Gordon Campbell | Parliament TV | Parliament Today | News Video | Crime | Employers | Housing | Immigration | Legal | Local Govt. | Maori | Welfare | Unions | Youth | Search


Allocation Takes Police Staffing To Over 10,500

31 May 2006

Allocation Takes Police Staffing To Over 10,500

New Zealand Police National News Release

A total of 458 new police staff have been allocated as the first part of a three year Government programme to roll out an additional 1,250 sworn and non-sworn staff.

The injection of new positions will take the targeted number of police staff to 10,515 in the next financial year.

In announcing the allocations today the Commissioner of Police, Howard Broad, indicated that all twelve districts had received an increase in frontline positions.

"The top priority in this first year is to boost frontline staff north of Taupo. This is reflected in a total of 185 staff being allocated to the three Auckland Police districts.

"The new frontline staff in Auckland will include the employment of 32 non-sworn staff as crime scene attendants. Crime scene attendants will enhance the level of service provided to victims of crimes and free up sworn officers to deal with emergency response and other high priority calls for service.

"The Auckland district commanders for North Shore Waitakere, Auckland City, Counties Manukau and the Commander of Auckland Metropolitan Crime and Operations Support will determine the detailed deployment of staff as they see fit."

Mr Broad said that new community policing staff would be established in the Wellington (10), Central (10) and Canterbury (5) districts to trial new initiatives aimed at reducing levels of offending

"The exact nature of the structure, work and inter-relationship of the new community positions with current community constables and other frontline police is under development and will be announced in due course," said Mr Broad.

The Commissioner said that around 51 road policing staff (sworn and non-sworn) would also be distributed throughout the country from funding provided through the National Land Transport Fund. The new staff would increase road policing attendance at crash scenes, thereby freeing up general duties officers for other crime work. Police presence on urban arterial routes would also be enhanced.

Mr Broad said that most policing groups would benefit from an injection of sworn and/or non-sworn staff. For example, the Training Service Centre would be boosted by 22 members in order to provide additional capability to meet the rising numbers of recruits who will be trained at the Royal New Zealand Police College.

The Commissioner said that further allocations of staff would be made in 2007 and 2008 to fully implement the Government's resourcing initiative. He said that geographical and functional requirements as well as service demand would continue to be factors to be considered by the Police Executive when making decisions around the deployment of new staff.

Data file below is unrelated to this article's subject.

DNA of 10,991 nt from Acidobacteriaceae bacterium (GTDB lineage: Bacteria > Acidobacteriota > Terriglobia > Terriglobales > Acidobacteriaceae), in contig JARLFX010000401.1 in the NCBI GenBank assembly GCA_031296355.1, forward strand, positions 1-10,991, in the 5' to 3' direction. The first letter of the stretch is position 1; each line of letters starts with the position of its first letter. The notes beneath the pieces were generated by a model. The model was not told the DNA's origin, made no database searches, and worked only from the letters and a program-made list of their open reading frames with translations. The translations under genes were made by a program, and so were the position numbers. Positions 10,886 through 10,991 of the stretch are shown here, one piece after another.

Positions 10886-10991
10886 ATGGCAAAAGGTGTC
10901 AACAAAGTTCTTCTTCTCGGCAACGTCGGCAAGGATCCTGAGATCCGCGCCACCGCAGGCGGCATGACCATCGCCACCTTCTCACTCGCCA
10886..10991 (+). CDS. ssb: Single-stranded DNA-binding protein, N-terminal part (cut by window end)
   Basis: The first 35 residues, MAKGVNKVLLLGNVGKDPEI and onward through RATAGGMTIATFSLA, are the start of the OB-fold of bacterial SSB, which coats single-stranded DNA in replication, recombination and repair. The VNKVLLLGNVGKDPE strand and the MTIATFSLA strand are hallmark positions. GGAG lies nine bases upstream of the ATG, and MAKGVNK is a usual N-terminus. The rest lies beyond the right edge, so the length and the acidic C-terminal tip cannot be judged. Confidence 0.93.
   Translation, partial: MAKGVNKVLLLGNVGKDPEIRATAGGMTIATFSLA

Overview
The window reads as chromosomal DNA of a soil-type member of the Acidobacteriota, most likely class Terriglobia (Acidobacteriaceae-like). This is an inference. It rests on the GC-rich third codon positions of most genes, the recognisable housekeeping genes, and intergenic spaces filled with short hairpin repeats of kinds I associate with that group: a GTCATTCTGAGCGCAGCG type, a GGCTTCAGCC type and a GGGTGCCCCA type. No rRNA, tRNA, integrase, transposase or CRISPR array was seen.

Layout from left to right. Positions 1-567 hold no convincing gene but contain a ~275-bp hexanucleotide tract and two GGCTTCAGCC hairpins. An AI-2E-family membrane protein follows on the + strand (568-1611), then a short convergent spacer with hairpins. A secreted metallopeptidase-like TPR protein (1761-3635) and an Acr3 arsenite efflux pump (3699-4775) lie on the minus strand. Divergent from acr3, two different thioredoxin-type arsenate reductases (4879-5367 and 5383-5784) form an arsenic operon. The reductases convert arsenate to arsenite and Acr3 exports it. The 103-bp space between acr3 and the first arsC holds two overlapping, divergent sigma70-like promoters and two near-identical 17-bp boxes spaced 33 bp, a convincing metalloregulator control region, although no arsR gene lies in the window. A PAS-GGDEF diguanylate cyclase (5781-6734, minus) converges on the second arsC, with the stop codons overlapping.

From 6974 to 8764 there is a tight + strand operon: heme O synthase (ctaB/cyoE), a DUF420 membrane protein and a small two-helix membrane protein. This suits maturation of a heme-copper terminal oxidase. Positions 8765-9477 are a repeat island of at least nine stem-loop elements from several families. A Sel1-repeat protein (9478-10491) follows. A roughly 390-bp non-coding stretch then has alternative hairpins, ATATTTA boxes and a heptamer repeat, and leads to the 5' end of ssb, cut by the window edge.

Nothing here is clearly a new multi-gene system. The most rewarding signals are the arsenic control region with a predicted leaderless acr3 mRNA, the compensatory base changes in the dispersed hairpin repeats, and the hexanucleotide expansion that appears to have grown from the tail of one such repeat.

© Scoop Media

Parliament Headlines | Politics Headlines | Regional Headlines

Charlotte Graham: Empowering Communities To Act In A Disaster

The year of record-breaking natural disasters means that in the US, as in New Zealand, there’s a conversation happening about how best to run the emergency management sector and what philosophies best engage and protect communities in the event of a crisis.

How much of the responsibility for a community’s safety in a natural disaster is the Government’s, and how much can be left up to the community themselves? And how do we ensure none of our most vulnerable residents are left behind? More>>


CPAG Report: The Further Fraying Of The Welfare Safety Net

New Zealand’s welfare system has undergone a major transformation during the past three decades. This process has seriously thwarted the original intent of the system, which was to provide a decent standard of living for all New Zealanders in times of need... More>>


Signage, Rumble Strips, Barriers: Boost For State Highway Road Safety

Boost for road safety this summer Associate Transport Minister Julie Anne Genter today announced a short term boost in road safety funding this summer and signalled a renewed focus from the Government on introducing safer speed limits. More>>


Risks & Adaptation: Cheaper To Cut Emissions Than Deal With Climate Change

The cost of climate change to New Zealand is still unknown, but a group of experts tasked with plugging the country's information gaps says it will likely be significant and it would be cheaper to cut greenhouse emissions than simply adapting to those changes. More>>


BPS HYEFU WYSIWYG: Labour's Budget Plans, Families Package

“Today we are announcing the full details of the Government’s Families Package. This is paid for by rejecting National’s tax cuts and instead targeting spending at those who need it most. It will lift 88,000 children out of poverty by 2021." More>>





Featured InfoPages